Movie Review ~ The Hunger Games: Mockingjay – Part 2

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The Facts:

Synopsis: As the war of Panem escalates to the destruction of other districts by the Capitol, Katniss Everdeen, the reluctant leader of the rebellion, must bring together an army against President Snow, while all she holds dear hangs in the balance.

Stars: Jennifer Lawrence, Josh Hutcherson, Liam Hemsworth, Woody Harrelson, Elizabeth Banks, Julianne Moore, Philip Seymour Hoffman, Jeffrey Wright, Willow Shields, Sam Claflin, Jena Malone, Natalie Dormer, Stanley Tucci, Donald Sutherland, Michelle Forbes

Director: Francis Lawrence

Rated: PG-13

Running Length: 137 minutes

Trailer Review: Here

TMMM Score: (8/10)

Review:  Unlike many readers of Suzanne Collins trilogy of novels, I wasn’t as disappointed in the final entry as most.  For me, all three books had their high and low points but Mockingjay was the one that felt like it had the most consequences within its pages.  It wasn’t an easy read with the fates of several characters being painfully revealed so it was with great trepidation that I approached The Hunger Games: Mockingjay – Part 2 because I knew what lay ahead.

I still feel deep down inside that Mockingjay should have been released as one long movie.  Audiences are willing to sit through a three hour (cinema) tour if the characters are appealing and the story engaging and I spent the first hour of Part 2 thinking that it came across as the middle part of a longer film, opening with the part where the action dips and audiences are given a breather before the final act begins.  It was a mistake on my part to not re-watch Part 1 before because the film isn’t concerned with bringing anyone up to speed.  Needless to say, I can’t write a review of Part 2 without including some spoilers from the previous films so…you’ve been warned.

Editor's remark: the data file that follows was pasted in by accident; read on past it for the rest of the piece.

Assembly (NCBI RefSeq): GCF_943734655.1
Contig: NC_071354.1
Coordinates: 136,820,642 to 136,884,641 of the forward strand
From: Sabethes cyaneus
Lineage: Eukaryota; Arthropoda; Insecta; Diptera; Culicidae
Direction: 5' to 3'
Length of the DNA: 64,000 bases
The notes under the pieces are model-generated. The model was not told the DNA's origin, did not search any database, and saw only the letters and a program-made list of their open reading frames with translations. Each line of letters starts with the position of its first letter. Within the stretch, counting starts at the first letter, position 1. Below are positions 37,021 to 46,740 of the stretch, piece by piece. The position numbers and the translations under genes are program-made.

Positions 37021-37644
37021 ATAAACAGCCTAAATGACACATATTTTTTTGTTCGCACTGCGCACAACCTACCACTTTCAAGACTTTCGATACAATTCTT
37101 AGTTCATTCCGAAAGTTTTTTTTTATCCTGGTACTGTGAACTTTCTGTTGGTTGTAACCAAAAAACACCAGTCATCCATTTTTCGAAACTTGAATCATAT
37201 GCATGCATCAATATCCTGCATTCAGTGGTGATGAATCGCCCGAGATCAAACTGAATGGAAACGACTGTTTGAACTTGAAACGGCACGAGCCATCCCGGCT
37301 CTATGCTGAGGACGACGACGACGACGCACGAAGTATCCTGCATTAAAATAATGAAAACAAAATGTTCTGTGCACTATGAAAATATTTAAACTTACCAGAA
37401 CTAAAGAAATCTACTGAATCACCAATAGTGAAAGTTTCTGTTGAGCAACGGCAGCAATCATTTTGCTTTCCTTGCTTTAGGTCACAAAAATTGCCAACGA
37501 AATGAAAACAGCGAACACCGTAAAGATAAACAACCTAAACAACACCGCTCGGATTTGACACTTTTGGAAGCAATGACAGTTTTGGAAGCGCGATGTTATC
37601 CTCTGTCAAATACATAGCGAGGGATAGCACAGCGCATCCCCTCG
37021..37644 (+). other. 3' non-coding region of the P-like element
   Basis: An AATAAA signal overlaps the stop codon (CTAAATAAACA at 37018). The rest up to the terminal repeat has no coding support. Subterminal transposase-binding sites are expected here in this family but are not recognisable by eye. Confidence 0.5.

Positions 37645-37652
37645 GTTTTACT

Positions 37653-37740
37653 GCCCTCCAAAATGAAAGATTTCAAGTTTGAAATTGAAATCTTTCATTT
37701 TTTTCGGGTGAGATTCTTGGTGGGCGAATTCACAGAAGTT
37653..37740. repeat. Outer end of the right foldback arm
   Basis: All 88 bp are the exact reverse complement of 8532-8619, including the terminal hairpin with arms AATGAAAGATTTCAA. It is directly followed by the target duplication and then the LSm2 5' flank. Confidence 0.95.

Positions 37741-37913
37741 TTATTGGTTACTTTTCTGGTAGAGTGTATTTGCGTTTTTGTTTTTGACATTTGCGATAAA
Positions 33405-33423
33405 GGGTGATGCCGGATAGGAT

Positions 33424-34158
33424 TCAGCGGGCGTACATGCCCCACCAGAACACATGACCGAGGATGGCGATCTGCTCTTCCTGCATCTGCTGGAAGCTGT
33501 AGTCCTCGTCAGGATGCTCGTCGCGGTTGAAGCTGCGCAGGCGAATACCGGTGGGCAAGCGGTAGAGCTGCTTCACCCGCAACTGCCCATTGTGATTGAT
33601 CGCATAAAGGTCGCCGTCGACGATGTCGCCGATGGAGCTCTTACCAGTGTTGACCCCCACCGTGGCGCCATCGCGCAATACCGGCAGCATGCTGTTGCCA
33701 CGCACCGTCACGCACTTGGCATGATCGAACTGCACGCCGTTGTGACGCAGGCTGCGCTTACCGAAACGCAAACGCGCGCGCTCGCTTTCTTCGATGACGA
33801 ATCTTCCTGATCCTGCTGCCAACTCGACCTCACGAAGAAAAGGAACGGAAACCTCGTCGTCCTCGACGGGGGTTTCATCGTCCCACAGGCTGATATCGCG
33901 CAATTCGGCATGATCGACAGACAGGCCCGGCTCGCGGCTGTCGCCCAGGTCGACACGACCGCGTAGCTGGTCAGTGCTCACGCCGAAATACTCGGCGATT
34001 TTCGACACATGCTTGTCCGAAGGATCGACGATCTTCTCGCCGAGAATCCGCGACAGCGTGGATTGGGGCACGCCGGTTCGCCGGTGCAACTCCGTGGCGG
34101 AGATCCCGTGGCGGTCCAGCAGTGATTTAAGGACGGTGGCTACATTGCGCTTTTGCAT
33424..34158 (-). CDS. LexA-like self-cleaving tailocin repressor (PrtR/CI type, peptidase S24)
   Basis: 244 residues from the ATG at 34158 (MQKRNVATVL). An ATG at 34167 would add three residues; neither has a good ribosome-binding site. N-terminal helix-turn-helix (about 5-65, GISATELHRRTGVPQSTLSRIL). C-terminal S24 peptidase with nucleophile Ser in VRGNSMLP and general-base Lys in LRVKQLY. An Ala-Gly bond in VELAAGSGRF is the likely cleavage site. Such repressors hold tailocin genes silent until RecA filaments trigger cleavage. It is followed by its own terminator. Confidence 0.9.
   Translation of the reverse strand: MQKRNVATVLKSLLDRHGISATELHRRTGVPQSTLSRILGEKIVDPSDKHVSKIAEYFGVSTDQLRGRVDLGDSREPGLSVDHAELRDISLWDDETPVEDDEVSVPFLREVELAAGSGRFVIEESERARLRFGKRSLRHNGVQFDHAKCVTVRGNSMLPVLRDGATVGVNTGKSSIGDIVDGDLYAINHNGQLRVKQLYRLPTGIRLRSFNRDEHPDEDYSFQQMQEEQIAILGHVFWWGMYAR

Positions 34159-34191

Katniss (Jennifer Lawrence, Silver Linings Playbook, as usual investing herself 130%) is still reeling after being violently reunited with a brainwashed Peeta (Josh Hutcherson, Journey 2: The Mysterious Island), her former ally and would-be love interest.  That pushes her back into the arms of brawny Gale (Liam Hemsworth, The Expendables 2) and she still can’t seem to make-up her mind as to who she believes she should be with.  There’s no time for dewy eyed romance though with the final drive underway by the rebel army to seize the Capitol and destroy President Snow (Donald Sutherland, Ordinary People) before he can deploy more troops to wipe them off the map.

With the rebels being led by President Coin (Julianne Moore, Still Alice, looking fierce with a short haircut, cat-like contacts, and a wardrobe that feels Jetsons-esque) under the advisement of Plutarch (the late Phillip Seymour Hoffman, The Master, in his last film role), Katinss finds a way back to the front line after being remanded to merely being the figurehead mascot of a force of people fighting for their freedom.  Katniss has her sights set on Snow and will do anything to be the one to end his reign, if she (along with a small band of allies and officers) can avoid the booby trapped city blocks that lie ahead.

I never noticed it until my partner pointed it out to me but with its prominent golden eagles and red color schemes, the leaders in the Capitol have a distinct Nazi vibe going on.  Themes of oppression and barbarism plague our real-life news feed and Collins’ novels tapped into some of that.  While her world has definite fantastical elements, the underlying message of independence hard won is prescient.

The film is light on softness, deciding instead to keep its edges razor sharp and unforgiving.  It’s not, I repeat not, a movie parents should remotely consider bringing their young children to.  I’d ask parents to heed the PG-13 rating and know that it probably should have carried an R due to the amount of violence and frightening sequences of death.  The carnage here is a far cry from the good old days of the first movie where young prospects picked each other off to become the victor of The Hunger Games.  Here, the losses are devastating and uncompromising…making for emotional and exhaustive viewing.